“Mistakes, miscalculations, missteps…each is a learning opportunity. The past is just training. Failure just informs your future” (Haden, 2020)
In a recent article on Inc.com by Jeff Haden details a study which illustrates how valuable learning from mistakes or failures is a catalyst for change to those with whom you share your story. Odd as it may seem, people tend to perk up and pay attention when they hear about struggles or failures that you have overcome, more readily than if you expound on your successes.
“Even though science proves the value of sharing failures so others can learn: Negative information commands more attention than positive information. Negative information is processed more deeply. Negative information is remembered longer” (Haden, 2020)
The Harvard Business Review reported why a culture of in an organization and willingness to learn from failure is powerful. “The wisdom of learning from failure is incontrovertible. Yet organizations that do it well are extraordinarily rare. This gap is not due to a lack of commitment to learning” (Edmondson, 2011). Professor Edmondson, identifies a range of “failures” that help illustrate that all failures are not all bad.
While there are instances where a leader needs to find out the root cause and who is directly responsible for a failure to discover what processes broke down, not every mistake or failure requires intensive dissection. In Professor Edmondson’s articles she outlines the spectrum of failures;
- Lack of Ability
- Process Inadequacy
- Task Challenge
- Process Complexity
- Hypothesis Testing
- Exploratory Testing
The knee-jerk reaction to find blame and identify who is responsible for any mistake or failure in an organization drains a company and its leader of his or her power. ActionCOACH identifies the ‘Point of Power’ as a pivotal place where leaders can choose to take control and be powerful models of behavior or choose a powerless path. Those leaders who choose to operate above the ‘Point of Power’ demonstrate three characteristics; Accountability, Ownership and Responsibility. Those who choose Blame, Excuses and Denial remain languishing below the ‘Point of Power’.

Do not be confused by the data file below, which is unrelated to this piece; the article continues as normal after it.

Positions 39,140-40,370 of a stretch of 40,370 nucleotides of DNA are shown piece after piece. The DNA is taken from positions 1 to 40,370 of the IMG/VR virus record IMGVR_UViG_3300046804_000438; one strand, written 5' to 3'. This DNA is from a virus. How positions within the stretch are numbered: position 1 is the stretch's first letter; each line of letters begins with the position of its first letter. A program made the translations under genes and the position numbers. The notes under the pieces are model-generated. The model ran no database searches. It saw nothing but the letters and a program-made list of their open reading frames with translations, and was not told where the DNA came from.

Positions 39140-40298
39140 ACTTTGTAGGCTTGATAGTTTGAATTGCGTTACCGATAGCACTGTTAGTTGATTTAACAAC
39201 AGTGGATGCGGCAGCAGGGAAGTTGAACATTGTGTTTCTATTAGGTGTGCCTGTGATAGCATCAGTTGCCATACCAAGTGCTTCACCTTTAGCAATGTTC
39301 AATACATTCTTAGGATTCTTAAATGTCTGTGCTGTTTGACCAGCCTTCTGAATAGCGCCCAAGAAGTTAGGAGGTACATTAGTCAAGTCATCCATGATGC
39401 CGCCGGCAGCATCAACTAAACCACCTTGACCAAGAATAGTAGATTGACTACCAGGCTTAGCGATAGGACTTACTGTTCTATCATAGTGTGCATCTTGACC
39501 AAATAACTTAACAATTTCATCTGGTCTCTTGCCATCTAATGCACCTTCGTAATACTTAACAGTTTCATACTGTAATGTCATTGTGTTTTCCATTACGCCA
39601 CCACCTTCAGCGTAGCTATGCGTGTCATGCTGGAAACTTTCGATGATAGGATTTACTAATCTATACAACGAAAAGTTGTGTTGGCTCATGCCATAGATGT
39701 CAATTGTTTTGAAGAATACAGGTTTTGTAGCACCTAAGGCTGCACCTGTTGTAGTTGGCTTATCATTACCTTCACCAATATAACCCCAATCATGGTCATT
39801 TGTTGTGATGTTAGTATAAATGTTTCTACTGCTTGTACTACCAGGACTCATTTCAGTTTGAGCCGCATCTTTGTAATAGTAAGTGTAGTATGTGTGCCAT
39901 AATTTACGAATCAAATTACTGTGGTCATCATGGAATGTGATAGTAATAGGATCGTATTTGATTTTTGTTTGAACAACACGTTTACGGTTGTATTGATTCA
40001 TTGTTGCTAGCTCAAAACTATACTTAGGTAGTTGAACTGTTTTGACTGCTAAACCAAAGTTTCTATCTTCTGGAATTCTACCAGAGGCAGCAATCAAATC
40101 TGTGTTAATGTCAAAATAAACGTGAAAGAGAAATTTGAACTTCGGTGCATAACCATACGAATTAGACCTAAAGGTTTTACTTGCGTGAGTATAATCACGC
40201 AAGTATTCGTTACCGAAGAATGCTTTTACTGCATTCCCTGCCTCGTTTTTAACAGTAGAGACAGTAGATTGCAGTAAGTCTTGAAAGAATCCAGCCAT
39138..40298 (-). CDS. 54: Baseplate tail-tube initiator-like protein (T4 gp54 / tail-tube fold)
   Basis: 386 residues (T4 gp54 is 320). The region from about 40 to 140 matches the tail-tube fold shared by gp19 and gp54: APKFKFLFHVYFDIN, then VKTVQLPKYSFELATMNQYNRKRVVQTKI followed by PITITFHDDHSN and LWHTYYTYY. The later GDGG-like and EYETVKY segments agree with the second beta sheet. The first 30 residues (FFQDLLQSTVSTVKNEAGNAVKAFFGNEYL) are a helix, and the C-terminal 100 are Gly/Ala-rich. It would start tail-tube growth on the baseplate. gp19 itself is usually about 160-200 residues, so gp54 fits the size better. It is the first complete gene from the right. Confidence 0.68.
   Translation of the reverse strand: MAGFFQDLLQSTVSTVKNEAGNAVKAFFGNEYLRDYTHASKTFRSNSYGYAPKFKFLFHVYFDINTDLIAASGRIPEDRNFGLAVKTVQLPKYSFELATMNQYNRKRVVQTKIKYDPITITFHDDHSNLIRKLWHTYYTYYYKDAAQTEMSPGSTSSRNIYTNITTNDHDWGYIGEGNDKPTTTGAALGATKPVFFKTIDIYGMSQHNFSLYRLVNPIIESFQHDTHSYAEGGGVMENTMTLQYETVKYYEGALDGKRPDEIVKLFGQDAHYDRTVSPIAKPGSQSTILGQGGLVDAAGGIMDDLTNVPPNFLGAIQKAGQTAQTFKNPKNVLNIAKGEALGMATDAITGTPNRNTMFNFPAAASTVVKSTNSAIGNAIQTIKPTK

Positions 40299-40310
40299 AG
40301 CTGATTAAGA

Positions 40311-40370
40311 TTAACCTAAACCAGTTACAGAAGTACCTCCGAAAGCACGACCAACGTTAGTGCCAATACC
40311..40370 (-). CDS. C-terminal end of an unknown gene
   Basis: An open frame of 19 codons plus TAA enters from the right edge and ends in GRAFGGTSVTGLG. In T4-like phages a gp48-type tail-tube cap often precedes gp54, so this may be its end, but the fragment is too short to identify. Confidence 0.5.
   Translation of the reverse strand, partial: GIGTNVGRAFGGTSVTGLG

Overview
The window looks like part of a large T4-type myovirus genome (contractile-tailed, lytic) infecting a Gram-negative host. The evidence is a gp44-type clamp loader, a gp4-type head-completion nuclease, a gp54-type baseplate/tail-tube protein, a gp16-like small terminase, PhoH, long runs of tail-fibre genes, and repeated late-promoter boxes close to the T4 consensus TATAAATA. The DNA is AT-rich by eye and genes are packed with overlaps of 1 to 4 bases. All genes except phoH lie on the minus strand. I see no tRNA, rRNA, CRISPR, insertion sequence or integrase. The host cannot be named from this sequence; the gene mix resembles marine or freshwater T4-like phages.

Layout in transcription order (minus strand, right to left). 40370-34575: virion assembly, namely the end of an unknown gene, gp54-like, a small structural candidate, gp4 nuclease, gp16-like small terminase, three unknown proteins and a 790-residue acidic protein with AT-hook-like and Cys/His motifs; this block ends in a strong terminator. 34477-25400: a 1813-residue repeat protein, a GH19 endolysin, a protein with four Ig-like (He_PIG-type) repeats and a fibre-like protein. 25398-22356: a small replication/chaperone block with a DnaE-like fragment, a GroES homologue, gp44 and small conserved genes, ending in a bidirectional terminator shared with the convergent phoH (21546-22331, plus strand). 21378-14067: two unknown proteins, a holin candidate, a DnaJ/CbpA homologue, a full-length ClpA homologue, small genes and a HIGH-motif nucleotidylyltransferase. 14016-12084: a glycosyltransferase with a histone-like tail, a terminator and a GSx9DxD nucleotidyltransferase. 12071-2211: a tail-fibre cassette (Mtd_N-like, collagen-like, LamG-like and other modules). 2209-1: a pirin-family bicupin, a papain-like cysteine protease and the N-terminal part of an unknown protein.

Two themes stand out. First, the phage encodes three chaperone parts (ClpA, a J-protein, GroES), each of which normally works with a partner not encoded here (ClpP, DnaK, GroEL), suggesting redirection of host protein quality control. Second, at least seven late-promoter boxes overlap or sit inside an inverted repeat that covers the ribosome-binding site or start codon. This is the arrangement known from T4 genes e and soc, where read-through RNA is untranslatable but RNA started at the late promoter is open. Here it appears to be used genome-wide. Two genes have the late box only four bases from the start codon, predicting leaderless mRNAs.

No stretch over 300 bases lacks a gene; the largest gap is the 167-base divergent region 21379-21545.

Demonstrating a willingness to acknowledge and accepting responsibility for mistakes is a powerful tool. Sharing the learning of any misstep or failure not only shows a leader’s humanity, it allows others to learn. It reinforces wanted behavior and diminishes the stigma of making mistakes.
Creating an environment where mistakes (within the praiseworthy zone) are seen as a positive is difficult. Supporting a company culture of learning however, can be transformational for any company. Instead of focusing on who did what, focusing on what lead to the outcome and how to improve processes and systems to avoid the same error in the future, can energize and strengthen your organization.
“Only leaders can create and reinforce a culture that counteracts the blame game and makes people feel both comfortable with and responsible for surfacing and learning from failures.” (Edmondson, 2011). Testing and measuring, trial and error allows an organization to make meaningful and incremental change without demoralizing the team. Edmondson explains further, how leaders can affect change, “They should insist that their organizations develop a clear understanding of what happened—not of “who did it”—when things go wrong. This requires consistently reporting failures, small and large; systematically analyzing them; and proactively searching for opportunities to experiment.”
Many companies and leaders find it challenging to establish a culture where mistakes and failures don’t signal doom. Why you ask? “Because examining our failures in depth is emotionally unpleasant and can chip away at our self-esteem. Left to our own devices, most of us will speed through or avoid failure analysis altogether. Another reason is that analyzing organizational failures requires inquiry and openness, patience, and a tolerance for causal ambiguity. Yet managers typically admire and are rewarded for decisiveness, efficiency, and action—not thoughtful reflection. That is why the right culture is so important” (Edmondson, 2011).
You have to ask yourself as the leader of your organization how willing you are to admit failure. How do you feel when you make a mistake and how do you apply the learning of a decision that doesn’t goes the way you expected? If you are consistent and transparent with your shortcomings and your mistakes, your team will begin to understand that an error doesn’t mean the end.
Consider some of the most advancement to humanity have come through arduous trial and error and experimentation. Putting a man on the moon; the electric light and flying all took methodical testing and measuring. Careful analysis of failures helped shape the next test, the next big step for human kind. It’s time to take failure off the shelf and dust is off in your company. What could you learn? What could you improve? What could you accomplish if you begin to view failure with a more positive light?
Success could be only one mistake away…
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